Does that matter? Whether you knew they were white or not when you were little, you still laughed as they clowned around in blackface. You still accepted a white Sinterklaas with black servants as normal. I had a black student some years back who was pointed at by small children in the supermarket, “Look, Mama, it’s Zwarte Piet!” That indicates to me that children don’t see the difference. They don’t realize that Black Pete isn’t real until they’re older.
They’re not black; they’re just dirty from soot after going down chimneys.
This is one of the most common and lamest arguments I’ve heard. Does getting sooty turn your hair black and curly too? I don’t think so! And how come their clothes are so clean? One of the recent modifications to the tradition plays on this story: lately, we sometimes see white Petes (or whatever color the person actually is) with smears of soot on their faces: Sooty Petes. It still doesn’t solve the black curly hair, bright red lips, and clean clothing conundrum, but at least the soot smears match the story a bit better.
It’s a lot less racist than the historical role of Zwarte Piet.
This is true: the original Black Pete of a century or more ago was literally a slave, and he was stupid and spoke with a foreign accent in incorrect, choppy Dutch. He was also used to scare children into being good: “If you don’t behave, Black Pete will whip you and put you in his bag to take you back to Spain with him.” So Black Pete’s role has been toned down. He’s not a slave; he’s a servant. He’s silly and jolly and funny and throws candy. So what? He’s still in a subordinate position and is still an object of ridicule with his clownish behavior.
If we had Red Petes and Yellow Petes, then American Indians and Asians would be offended.
I have to assume this is just a reductio ad absurdum argument: taking an argument further to the point of nonsense. And I have to assume it’s just tongue-in-cheek. At least I hope so. If not, then the people who make this argument are even more racist than I thought, given that classifying Native Americans as red or Asians as yellow is also racist. Of course, if you dressed Red Pete in red paint but then put an Indian headdress on his head, yes, that would be offensive!
If we have to get rid of Black Pete, we’d have to get rid of Sinterklaas, since the fact that he’s always white is racist too.
This strikes me as a false analogy. Sinterklaas is just one specific person, who is portrayed as white. Black Petes are a category: all Black Petes are Sinterklaas’s silly servants, and they’re all black. No one will be offended that Sinterklaas is white, but we could certainly think about at least sometimes portraying him as dark-skinned. Saint Nicholas was from Turkey, after all, where people tend to be darker-skinned and darker-haired than here in Holland.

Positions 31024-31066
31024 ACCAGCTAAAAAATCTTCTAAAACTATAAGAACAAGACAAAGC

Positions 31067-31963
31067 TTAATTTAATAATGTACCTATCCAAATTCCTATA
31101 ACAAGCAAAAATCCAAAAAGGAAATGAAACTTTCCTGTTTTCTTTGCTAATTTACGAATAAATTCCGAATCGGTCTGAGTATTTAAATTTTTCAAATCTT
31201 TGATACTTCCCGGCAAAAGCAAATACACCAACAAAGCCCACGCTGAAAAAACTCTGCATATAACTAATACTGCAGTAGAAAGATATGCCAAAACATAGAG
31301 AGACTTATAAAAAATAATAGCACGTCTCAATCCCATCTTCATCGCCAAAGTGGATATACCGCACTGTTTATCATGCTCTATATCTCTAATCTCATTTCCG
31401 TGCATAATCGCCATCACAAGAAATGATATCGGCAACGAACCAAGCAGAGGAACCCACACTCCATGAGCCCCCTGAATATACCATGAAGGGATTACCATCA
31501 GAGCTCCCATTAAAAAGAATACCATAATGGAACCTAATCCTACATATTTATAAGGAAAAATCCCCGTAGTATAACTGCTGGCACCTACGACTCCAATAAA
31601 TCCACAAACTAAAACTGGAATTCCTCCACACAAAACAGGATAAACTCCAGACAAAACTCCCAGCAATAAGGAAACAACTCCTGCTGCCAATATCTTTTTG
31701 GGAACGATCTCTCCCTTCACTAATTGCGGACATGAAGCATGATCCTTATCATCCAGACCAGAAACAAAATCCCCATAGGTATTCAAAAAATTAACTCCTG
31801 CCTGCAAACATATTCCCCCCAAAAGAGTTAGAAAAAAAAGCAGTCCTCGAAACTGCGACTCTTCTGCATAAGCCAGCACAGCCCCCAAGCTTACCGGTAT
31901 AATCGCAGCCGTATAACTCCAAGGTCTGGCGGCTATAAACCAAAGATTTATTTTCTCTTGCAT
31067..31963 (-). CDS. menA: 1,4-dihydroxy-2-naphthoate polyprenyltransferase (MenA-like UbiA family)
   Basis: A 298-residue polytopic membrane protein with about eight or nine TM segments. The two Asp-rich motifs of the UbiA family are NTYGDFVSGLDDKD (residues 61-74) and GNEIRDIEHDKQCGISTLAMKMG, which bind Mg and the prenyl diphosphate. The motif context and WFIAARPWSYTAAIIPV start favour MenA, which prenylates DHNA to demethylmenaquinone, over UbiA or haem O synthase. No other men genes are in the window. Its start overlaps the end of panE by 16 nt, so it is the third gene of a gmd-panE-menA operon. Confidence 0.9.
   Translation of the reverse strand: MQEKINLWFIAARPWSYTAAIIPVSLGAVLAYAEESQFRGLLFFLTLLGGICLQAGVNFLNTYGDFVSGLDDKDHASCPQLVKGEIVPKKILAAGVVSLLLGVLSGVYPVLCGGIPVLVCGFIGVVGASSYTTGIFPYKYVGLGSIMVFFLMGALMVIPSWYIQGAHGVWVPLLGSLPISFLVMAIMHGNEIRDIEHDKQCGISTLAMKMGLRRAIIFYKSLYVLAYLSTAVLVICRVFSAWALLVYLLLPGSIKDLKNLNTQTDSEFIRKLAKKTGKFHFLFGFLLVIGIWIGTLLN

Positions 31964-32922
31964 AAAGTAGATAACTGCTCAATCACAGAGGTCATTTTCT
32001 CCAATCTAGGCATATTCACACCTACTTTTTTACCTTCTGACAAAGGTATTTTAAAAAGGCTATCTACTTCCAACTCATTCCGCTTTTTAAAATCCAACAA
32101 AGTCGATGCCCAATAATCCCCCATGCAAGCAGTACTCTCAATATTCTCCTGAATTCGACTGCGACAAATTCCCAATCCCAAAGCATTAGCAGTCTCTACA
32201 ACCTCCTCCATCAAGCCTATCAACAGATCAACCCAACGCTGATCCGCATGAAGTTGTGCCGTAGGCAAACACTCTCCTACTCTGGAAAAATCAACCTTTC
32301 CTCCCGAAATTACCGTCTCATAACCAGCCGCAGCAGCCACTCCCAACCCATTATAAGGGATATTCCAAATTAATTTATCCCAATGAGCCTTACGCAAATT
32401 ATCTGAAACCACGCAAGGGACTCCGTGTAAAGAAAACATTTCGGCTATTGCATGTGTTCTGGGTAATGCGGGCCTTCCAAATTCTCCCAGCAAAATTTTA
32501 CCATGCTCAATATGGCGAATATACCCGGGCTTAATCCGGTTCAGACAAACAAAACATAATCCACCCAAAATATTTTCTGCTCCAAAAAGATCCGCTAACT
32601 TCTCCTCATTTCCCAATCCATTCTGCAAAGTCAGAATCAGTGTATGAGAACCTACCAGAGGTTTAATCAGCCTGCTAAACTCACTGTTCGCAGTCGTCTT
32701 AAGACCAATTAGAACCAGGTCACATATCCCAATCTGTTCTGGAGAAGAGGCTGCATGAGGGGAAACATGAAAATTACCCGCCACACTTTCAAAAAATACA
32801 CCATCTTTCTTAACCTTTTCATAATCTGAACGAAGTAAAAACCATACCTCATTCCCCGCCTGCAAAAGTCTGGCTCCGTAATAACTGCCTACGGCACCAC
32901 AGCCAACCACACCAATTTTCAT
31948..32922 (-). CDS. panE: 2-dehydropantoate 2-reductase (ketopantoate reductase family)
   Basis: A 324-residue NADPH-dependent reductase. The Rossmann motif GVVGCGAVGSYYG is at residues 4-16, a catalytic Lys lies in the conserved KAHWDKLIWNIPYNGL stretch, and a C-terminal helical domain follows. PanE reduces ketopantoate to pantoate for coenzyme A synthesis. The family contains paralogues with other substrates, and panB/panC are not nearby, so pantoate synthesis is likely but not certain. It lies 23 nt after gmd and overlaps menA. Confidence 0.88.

The people who play Black Pete don’t want to be another color. They just didn’t like it when they tried it back in the 90s in Amsterdam.
That isn’t the point. Sinterklaas is a children’s holiday; the people playing Black Pete are doing it for the children’s entertainment. So what does it matter if they don’t enjoy it? It’s not about them. Children wouldn’t be bothered by seeing Rainbow Petes at all, and within a couple of years it would be absolutely normal.
The people complaining about Black Pete are being oversensitive.
Perhaps. But in my view they’ve been over-accommodating not to complain earlier, or at least not to complain so loudly. Blacks in Holland have recently written and spoken about how they have always felt when confronted by Black Petes at this time of the year: insulted, excluded, different. To me, that’s enough reason to stop doing it. Holland cherishes its self-image as a tolerant and open society. This situation belies that description.
What amazes me is how many of my Dutch friends and acquaintances have posted on Facebook in support of keeping the Zwarte Piet tradition. Why does this matter so much to them? Why does it matter if Black Petes turn into multi-colored Petes or sooty Petes? Why are they so defensive? The lady doth protest too much, methinks!
To see my most recent update on this issue, go to Zwarte Piet (Black Pete) updated.
Please feel free to leave a comment below, if you’d like, but keep it civil! And I would certainly appreciate shares on social media!
Hi, I’m Rachel!
Rachel’s Ruminations is a travel blog focused on independent travel with an emphasis on cultural and historical sites/sights. I also occasionally write about life as an expatriate. I hope you enjoy what I post here; feel free to leave comments! Read more...